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Walter Reese-Schäfer ; Sozialwissenschaftliche Fakultaet, Georg-August-Universitaet Goettingen, Goettingen, Deutschland

Puni tekst: hrvatski, pdf (254 KB) str. 3-21 preuzimanja: 2.126* citiraj
APA 6th Edition
Reese-Schäfer, W. (2004). Jürgen Habermas i deliberativna demokracija. Politička misao, 41 (4), 3-21. Preuzeto s
MLA 8th Edition
Reese-Schäfer, Walter. "Jürgen Habermas i deliberativna demokracija." Politička misao, vol. 41, br. 4, 2004, str. 3-21. Citirano 21.06.2019.
Chicago 17th Edition
Reese-Schäfer, Walter. "Jürgen Habermas i deliberativna demokracija." Politička misao 41, br. 4 (2004): 3-21.
Reese-Schäfer, W. (2004). 'Jürgen Habermas i deliberativna demokracija', Politička misao, 41(4), str. 3-21. Preuzeto s: (Datum pristupa: 21.06.2019.)
Reese-Schäfer W. Jürgen Habermas i deliberativna demokracija. Politička misao [Internet]. 2004 [pristupljeno 21.06.2019.];41(4):3-21. Dostupno na:
W. Reese-Schäfer, "Jürgen Habermas i deliberativna demokracija", Politička misao, vol.41, br. 4, str. 3-21, 2004. [Online]. Dostupno na: [Citirano: 21.06.2019.]

The author looks into Habermas’ theory of deliberative democracy in the context
of the present-day debates on the theory of morals and politics. The starting
point of Habermas’ theory is his idea of discourse ethics. This is cognitivist ethics
in the tradition of Kant, Rawls, Tugendhat and Apel that is built around the concept
of normative correctness analogous to the descriptive notion of truth. This
idea is best expressed by Kant’s categorical imperative, according to which the
validity of norms depends on their generalizability. Habermas, in line with Kant,
is aware of the impossibility to rationally found universalist ethics. Instead of the
final (deductive) foundations he offers the reflexion about the assumptions of a
meaningful discourse i.e. the argumentation rules that must be respected if languge
communication is to be meaningful. Habermas’ outline of the theory of law
in his book Between Facts and Norms (Faktizität und Geltung) builds on this
moral-theoretical position. In modern society the function of law is to facilitate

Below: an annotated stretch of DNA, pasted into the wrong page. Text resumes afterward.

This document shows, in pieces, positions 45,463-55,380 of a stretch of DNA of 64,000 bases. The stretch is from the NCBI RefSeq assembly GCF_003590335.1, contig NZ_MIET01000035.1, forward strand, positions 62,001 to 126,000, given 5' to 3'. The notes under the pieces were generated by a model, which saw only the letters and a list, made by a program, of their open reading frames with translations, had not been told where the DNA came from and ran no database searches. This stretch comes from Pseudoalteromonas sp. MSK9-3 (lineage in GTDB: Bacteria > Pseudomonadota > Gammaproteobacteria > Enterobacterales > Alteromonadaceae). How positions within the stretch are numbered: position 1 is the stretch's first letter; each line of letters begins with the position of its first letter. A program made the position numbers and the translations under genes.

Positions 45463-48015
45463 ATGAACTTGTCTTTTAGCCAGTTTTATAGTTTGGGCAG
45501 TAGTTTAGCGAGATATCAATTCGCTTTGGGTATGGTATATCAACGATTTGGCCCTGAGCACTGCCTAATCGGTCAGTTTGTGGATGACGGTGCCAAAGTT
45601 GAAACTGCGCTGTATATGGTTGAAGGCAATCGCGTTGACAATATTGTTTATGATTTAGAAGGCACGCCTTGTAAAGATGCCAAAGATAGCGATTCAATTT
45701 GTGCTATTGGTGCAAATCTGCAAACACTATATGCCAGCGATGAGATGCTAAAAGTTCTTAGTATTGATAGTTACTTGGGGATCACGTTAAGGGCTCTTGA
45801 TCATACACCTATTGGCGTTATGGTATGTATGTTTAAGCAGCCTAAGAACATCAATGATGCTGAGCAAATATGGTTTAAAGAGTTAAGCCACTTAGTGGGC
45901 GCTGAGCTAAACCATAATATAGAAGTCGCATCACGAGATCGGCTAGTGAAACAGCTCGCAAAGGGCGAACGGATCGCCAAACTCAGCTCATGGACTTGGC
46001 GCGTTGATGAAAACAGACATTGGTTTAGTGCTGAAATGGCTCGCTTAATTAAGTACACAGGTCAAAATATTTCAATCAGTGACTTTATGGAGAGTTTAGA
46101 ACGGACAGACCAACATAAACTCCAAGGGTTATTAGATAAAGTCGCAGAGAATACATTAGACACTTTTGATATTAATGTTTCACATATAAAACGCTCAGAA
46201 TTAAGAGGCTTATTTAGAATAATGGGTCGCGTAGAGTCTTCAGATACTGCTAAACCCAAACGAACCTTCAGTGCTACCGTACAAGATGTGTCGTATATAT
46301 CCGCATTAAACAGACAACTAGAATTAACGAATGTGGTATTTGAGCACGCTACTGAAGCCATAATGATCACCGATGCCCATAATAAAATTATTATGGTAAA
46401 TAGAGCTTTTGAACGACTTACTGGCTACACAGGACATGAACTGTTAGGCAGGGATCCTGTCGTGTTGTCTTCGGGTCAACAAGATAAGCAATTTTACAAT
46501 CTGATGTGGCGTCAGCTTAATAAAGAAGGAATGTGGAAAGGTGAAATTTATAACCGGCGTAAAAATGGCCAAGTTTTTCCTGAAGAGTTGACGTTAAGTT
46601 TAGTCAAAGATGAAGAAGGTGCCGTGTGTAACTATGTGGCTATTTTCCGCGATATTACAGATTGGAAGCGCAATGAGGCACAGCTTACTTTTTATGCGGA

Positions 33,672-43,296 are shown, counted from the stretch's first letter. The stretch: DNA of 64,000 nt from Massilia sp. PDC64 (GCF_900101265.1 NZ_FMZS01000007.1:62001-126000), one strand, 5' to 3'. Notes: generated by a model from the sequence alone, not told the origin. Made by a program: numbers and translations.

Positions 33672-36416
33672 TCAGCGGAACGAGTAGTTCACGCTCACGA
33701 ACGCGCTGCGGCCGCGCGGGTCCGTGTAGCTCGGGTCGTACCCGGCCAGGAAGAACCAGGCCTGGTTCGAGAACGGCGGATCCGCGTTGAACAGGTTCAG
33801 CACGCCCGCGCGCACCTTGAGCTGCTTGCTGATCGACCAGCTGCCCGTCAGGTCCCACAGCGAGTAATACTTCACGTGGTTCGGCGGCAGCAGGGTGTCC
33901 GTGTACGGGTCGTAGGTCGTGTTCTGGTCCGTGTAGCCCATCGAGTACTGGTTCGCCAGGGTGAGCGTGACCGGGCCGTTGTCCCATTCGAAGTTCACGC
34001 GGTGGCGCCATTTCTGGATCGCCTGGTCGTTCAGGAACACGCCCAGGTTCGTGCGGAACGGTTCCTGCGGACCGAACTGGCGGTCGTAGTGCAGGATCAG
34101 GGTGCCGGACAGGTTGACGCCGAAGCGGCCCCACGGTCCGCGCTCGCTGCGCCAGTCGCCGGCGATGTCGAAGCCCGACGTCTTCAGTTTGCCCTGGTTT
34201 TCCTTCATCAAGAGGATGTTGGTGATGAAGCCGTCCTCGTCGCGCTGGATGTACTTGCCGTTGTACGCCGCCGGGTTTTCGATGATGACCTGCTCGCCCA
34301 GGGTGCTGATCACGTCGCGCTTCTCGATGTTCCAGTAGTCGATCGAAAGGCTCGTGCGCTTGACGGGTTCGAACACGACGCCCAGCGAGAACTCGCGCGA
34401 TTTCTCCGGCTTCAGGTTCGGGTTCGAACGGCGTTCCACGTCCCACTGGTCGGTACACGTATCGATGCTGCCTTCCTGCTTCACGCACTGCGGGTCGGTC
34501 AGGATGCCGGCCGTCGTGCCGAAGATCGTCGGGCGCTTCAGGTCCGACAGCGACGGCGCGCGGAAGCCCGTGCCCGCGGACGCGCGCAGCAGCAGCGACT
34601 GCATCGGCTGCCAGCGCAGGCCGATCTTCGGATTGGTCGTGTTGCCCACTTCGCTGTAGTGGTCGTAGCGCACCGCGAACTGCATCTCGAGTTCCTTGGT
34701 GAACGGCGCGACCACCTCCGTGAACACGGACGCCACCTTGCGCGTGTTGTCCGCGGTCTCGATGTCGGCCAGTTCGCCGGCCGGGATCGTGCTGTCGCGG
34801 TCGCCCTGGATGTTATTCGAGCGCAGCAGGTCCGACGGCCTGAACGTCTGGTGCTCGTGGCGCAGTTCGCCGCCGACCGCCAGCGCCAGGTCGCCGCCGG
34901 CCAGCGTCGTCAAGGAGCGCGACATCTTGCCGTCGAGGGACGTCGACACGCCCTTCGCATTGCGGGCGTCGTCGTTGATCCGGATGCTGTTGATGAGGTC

social communication: law is the legitimate framework of social communication
on which the actors can rely. Habermas considers the specific link between human
rights and popular sovereignty as the source of legitimacy. Human rights and
popular sovereignty mutually condition each other and at the same time there is
tension between them. The absolutization of individual rights makes democracy
impossible since decision-making is obstructed; absolutization of popular sovereignty
leads to the tyranny of the majority and the loss of rights. Habermas thinks
that law can be legitimized by communicational mediation between the individual
rights and popular sovereignty, in line with the principle that the claim to validity
can only be laid by those norms that are approved of by all potentially affected individuals
as rational discourse participants. Popular sovereignty is consistently
procedurally interpreted. On the one hand, it is practised by means of public discourses
and on the other through decision-making processes within democratically
structured political institutions. The two dimensions of legitimizing law are
different yet complementary: public discourses take place in civil society, political
decisions are made in democratic institutions of the state. This is also an outline of
the specific position of Habermas’ political theory of deliberative democracy. It is
equally distant from the model of liberal democracy which emphasizes possessive
individualism and the protection of citizens’ private interests, and from the republican
democratic model that emphasizes political participation of active citizens.
The theory of deliberative democracy emphasizes the importance of civil society:
It is a sort of a practical verification of discourse ethics. Civil society is a sphere
of autonomous public communication that is complementary to state administration
but cannot substitute it. Communication power is exercised in the “siege
mode” i.e. multiple discourses of civil society should contribute to the rationality
and legitimacy of the decisions made by the political system, but do not have to
replace them nor expose them to populist pressures.

Ključne riječi
moral; ethics; law; discourse; discourse ethics; human rights; popular sovereignty; civil society; deliberative democracy

Hrčak ID: 21813



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